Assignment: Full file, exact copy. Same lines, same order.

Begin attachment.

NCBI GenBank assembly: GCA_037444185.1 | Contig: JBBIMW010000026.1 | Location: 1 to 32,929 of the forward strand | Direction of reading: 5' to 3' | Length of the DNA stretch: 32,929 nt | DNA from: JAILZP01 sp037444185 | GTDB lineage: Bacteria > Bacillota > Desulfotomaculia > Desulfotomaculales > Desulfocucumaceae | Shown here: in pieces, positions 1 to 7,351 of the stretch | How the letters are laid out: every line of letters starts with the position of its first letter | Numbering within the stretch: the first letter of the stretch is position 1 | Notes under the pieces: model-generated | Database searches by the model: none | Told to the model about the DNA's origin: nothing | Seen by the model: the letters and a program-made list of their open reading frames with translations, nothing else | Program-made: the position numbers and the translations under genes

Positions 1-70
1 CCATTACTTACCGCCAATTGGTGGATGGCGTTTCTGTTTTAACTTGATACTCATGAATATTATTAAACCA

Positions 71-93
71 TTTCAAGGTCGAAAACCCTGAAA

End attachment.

NCBI GenBank assembly: GCA_037444185.1 | Contig: JBBIMW010000026.1 | Location: 1 to 32,929 of the forward strand | Direction of reading: 5' to 3' | Length of the DNA stretch: 32,929 nt | DNA from: JAILZP01 sp037444185 | GTDB lineage: Bacteria > Bacillota > Desulfotomaculia > Desulfotomaculales > Desulfocucumaceae | Shown here: in pieces, positions 1 to 7,351 of the stretch | How the letters are laid out: every line of letters starts with the position of its first letter | Numbering within the stretch: the first letter of the stretch is position 1 | Notes under the pieces: model-generated | Database searches by the model: none | Told to the model about the DNA's origin: nothing | Seen by the model: the letters and a program-made list of their open reading frames with translations, nothing else | Program-made: the position numbers and the translations under genes

Positions 1-70
1 CCATTACTTACCGCCAATTGGTGGATGGCGTTTCTGTTTTAACTTGATACTCATGAATATTATTAAACCA

Positions 71-93
71 TTTCAAGGTCGAAAACCCTGAAA